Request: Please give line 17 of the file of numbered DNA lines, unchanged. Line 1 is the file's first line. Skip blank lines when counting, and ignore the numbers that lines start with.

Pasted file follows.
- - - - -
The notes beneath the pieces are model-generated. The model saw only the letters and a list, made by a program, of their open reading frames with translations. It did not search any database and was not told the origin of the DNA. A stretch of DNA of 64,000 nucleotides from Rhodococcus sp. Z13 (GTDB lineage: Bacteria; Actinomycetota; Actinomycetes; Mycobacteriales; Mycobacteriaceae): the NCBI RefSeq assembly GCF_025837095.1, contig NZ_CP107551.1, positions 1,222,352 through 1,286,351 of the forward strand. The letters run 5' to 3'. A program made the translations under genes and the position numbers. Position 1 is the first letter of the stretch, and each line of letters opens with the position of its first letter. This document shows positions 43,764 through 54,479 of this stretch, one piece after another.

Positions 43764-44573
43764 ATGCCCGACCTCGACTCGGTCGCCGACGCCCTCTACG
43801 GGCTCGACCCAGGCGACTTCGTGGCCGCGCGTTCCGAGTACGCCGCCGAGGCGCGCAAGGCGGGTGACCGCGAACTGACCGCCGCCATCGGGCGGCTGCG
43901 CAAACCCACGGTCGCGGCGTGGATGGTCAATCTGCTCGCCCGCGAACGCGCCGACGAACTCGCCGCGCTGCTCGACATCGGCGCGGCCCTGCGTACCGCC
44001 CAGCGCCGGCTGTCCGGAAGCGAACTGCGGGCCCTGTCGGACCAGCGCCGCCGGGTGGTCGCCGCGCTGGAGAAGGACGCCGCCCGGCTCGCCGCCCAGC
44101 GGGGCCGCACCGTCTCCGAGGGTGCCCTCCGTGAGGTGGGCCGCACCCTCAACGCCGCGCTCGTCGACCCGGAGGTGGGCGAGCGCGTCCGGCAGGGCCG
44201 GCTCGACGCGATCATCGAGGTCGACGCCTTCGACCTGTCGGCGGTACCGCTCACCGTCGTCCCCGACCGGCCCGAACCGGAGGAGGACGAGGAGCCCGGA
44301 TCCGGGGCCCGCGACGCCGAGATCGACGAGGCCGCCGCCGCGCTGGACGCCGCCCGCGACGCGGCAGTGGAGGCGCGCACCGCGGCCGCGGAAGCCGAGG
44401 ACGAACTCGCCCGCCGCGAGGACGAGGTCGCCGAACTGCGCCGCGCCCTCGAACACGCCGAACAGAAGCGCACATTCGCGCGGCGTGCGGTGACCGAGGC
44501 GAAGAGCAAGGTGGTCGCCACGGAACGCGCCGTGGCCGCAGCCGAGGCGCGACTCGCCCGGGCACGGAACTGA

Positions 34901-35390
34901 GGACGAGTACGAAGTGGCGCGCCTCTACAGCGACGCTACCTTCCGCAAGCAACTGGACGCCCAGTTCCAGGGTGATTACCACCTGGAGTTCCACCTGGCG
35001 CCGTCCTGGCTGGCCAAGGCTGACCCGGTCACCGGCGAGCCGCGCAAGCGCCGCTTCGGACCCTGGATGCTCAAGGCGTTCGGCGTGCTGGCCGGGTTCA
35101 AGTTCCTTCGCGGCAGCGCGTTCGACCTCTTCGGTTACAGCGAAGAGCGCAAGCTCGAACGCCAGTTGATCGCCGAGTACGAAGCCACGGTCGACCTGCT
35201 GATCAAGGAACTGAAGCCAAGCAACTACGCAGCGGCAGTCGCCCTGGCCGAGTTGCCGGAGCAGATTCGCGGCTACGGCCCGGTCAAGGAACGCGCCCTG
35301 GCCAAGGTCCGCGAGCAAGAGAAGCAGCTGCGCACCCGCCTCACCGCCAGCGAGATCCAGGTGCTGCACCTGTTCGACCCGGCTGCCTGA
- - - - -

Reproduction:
35301 GCCAAGGTCCGCGAGCAAGAGAAGCAGCTGCGCACCCGCCTCACCGCCAGCGAGATCCAGGTGCTGCACCTGTTCGACCCGGCTGCCTGA